The current measles outbreak is a reminder to all of us that measles infection is back in the United States and is not eradicated globally. Measles continues to spread in some communities through a mixture of complacency, misinformation, skepticism about vaccines, and a lack of access to immunizations. As of the middle of May, eight confirmed measles cases have been recorded in Los Angeles County residents along with six non-residents who traveled through Los Angeles County. Most of the people with measles in LA county were not immunized.

In response to the local measles cases, the Los Angeles County Department of Public Health (DPH) has mounted effective public health strategies to control the spread of infection including the following:

  • Strongly advising unvaccinated individuals to receive the measles vaccine;
  • Isolating people who are infectious to prevent the spread of measles to others;
  • Identifying contacts and protecting them with active or passive immunization when possible, as well as limiting their activities when necessary to prevent possible spread to others; and
  • Notifying the public through postings and local media of specific public locations where measles cases have occurred.

However, all present indications are that despite our many efforts, we will likely see more local cases in unvaccinated residents.

Be sure you are vaccinated or have a blood test verifying that you are immune. The measles vaccine is very safe and very effective. If you are unsure of your status, call your provider. If you need to find a place to be immunized, call 2-1-1. The following people should be fully immunized with 2 doses of the MMR vaccine: students, health care workers, caregivers and household members of infants and people with weakened immune systems, international travelers, and women who plan to get pregnant in the future (pregnant women cannot be vaccinated). Share our educational materials with your family members, friends and community so that they can be well-informed about how to protect themselves and their loved ones from measles. Our 14 DPH clinics offer free vaccinations to uninsured or under-insured residents. You can find a listing of our clinics as well as general information about the measles and our response here:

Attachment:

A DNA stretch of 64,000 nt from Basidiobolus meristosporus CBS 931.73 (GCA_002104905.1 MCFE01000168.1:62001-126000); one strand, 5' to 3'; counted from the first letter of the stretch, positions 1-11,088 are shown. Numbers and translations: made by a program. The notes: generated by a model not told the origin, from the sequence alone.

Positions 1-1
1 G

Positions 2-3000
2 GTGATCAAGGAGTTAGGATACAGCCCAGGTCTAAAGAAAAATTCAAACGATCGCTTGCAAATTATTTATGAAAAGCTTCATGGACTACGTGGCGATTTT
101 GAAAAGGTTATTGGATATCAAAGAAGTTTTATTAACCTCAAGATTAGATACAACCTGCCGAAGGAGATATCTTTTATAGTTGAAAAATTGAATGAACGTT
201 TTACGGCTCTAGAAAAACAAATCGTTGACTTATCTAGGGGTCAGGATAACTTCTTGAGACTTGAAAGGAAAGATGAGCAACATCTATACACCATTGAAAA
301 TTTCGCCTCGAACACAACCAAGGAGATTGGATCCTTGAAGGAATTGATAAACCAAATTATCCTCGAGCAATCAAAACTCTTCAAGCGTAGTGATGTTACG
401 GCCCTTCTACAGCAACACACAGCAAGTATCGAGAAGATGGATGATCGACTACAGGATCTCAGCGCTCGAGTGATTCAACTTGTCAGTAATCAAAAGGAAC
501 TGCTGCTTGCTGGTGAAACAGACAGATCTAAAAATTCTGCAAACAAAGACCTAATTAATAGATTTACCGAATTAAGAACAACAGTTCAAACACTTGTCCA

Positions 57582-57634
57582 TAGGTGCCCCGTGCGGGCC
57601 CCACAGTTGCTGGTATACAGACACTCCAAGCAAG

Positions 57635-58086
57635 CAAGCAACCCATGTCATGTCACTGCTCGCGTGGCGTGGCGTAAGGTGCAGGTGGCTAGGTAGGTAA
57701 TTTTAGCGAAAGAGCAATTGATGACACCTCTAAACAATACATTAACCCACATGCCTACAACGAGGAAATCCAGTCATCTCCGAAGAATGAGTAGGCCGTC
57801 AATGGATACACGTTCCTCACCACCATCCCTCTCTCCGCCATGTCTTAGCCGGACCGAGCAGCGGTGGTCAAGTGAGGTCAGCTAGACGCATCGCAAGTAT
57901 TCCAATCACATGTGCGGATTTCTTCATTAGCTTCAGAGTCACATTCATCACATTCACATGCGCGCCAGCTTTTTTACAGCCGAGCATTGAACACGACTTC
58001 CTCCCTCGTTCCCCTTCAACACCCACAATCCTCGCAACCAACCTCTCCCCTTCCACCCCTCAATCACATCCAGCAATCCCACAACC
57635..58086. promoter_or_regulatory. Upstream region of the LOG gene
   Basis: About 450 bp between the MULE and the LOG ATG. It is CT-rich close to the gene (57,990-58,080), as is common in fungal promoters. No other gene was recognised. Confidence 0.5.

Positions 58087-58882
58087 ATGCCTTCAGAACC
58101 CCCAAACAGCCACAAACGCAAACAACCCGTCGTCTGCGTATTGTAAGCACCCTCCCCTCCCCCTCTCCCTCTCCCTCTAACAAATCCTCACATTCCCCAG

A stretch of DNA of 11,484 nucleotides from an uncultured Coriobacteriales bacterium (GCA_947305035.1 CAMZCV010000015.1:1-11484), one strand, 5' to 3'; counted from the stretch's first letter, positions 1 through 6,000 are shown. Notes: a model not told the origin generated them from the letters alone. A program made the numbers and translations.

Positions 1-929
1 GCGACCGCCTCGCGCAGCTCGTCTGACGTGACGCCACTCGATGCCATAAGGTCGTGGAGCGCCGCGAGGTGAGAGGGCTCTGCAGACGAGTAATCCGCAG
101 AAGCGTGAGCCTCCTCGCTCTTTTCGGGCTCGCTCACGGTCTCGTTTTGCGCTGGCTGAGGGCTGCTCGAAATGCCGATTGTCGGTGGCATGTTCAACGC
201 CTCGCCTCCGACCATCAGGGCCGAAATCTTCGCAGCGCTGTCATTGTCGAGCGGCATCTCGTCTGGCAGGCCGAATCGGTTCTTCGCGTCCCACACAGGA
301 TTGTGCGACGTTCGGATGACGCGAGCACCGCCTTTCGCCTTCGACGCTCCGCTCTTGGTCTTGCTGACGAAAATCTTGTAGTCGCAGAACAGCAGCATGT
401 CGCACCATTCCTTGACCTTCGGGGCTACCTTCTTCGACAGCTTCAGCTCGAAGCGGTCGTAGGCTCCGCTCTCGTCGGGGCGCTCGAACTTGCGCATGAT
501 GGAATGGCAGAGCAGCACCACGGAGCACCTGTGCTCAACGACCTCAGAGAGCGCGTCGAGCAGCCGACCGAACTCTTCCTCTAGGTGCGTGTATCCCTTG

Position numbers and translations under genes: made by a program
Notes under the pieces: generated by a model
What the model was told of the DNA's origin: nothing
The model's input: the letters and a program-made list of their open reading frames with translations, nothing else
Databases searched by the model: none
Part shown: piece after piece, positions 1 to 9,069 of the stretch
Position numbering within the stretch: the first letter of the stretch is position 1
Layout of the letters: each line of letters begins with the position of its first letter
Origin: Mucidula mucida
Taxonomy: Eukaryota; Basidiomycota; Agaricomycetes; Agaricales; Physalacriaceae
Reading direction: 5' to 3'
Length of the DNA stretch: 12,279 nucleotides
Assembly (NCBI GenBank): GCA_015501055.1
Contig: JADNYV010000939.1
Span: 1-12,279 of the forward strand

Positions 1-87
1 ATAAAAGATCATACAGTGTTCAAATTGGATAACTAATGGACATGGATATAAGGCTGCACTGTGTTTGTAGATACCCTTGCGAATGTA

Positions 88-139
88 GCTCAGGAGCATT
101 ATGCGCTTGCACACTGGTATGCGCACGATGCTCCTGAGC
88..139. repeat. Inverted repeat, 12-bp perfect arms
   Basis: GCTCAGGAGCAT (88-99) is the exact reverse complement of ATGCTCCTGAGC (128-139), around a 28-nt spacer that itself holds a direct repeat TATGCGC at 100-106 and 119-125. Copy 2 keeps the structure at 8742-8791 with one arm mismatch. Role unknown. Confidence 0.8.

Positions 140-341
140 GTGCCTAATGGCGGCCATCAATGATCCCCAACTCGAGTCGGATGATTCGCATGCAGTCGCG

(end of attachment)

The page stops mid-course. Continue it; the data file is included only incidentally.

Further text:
If you feel sick and have symptoms of measles, please call your health care provider before going to a doctor's office, clinic or hospital.

We need everyone’s help in spreading the message that immunization is the most effective tool to prevent the spread of measles.

The MMR vaccine is covered for both adults and children by health insurance companies as a preventive health service. Measles immunizations are available at your healthcare provider, local pharmacy or health clinic. Public Health clinics offer no or low-cost immunizations for individuals who are uninsured or underinsured.

To find a nearby Public Health clinic, call 2-1-1 or visit:

For more information about measles, visit: or call 2-1-1. I look forward to continuing our communications. Please make sure you follow us on our social media platforms for up-to-date information and how you can get involved.

You can also sign up to receive this message and other DPH news through our News Alerts.
Wishing you all good health,   Instagram Facebook Twitter